“Scary” Mental Illnesses

Trigger warning: sexual abuse mention, emotional abuse mention, reclaimed slur

On several occasions, especially when trying to hammer home the point that no mental illness makes a person evil, I have referred to “scary” mental illnesses. I feel like I should spell out what I mean by that. On one level, a “scary” mental illness is any mental illness besides anxiety, depression, or an eating disorder. On another level, a “scary” mental illness is a mental illness that includes at least one of the following:

  • Unreality or psychosis
  • Mania, hypomania, or mixed affective states
  • Low or no empathy (cognitive or affective*)
  • Dissociation
  • Unstable sense of self
  • Impulse control problems
  • Rigid and “extreme” thought patterns
  • A pattern of deviation from cultural/social norms
  • Self-talk
  • “Abnormal” (too close or too distant) attachment to others
  • Unusual body movements
  • (Supposed) tendency toward violence
  • Hypersexuality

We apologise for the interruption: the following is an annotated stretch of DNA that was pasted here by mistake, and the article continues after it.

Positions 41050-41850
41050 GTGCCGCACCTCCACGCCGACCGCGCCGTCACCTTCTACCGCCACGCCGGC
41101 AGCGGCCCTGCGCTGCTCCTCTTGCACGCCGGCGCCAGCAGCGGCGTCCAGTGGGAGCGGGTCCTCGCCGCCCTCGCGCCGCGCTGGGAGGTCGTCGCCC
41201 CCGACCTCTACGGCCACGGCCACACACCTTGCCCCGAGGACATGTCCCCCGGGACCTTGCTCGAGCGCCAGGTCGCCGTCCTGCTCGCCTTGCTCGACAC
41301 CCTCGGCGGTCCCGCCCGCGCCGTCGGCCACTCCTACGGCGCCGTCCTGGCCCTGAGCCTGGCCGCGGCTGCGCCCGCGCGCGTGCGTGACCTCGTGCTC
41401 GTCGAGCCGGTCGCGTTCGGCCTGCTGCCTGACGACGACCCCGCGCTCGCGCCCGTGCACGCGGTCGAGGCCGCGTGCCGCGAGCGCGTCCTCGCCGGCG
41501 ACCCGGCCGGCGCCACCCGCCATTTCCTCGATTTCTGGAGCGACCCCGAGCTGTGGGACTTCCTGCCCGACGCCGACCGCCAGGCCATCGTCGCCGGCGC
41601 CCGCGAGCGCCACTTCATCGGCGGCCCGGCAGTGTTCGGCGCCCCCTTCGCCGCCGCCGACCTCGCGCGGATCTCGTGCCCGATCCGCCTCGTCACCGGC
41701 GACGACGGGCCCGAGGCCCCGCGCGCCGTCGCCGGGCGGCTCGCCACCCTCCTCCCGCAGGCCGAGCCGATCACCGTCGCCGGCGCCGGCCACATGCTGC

I’m not entirely okay with further discussing mental illness and tendency toward violence, because I truly believe that saneism is so pervasive that it may affect even scientific studies on violent behavior in mentally ill people. (This is coming from someone with a master’s in biomedical sciences who just got her name on her first abstract.) So I won’t be talking about number twelve, partly because I already addressed it as much as I’m comfortable with in my entry on mass shootings and neurotypicalism. But as far as the others, I think you can see where I’m coming from, although I may have forgotten a few “scary” traits/symptoms. I would also like to point out that this list doesn’t only apply to mental illnesses; autism is often considered a “scary” disability due to our rigid thought patterns, deviation from social norms, low empathy (although many of us, myself included, have hyperempathy for affective empathy—which is what neurotypicals usually mean when they say “empathy”—some of us do have low affective empathy and that’s okay), stims, tendency to self-talk, and (completely bullshit) supposed tendency toward violence. If that list wasn’t helpful, here’s another list, this one of “scary” mental illnesses: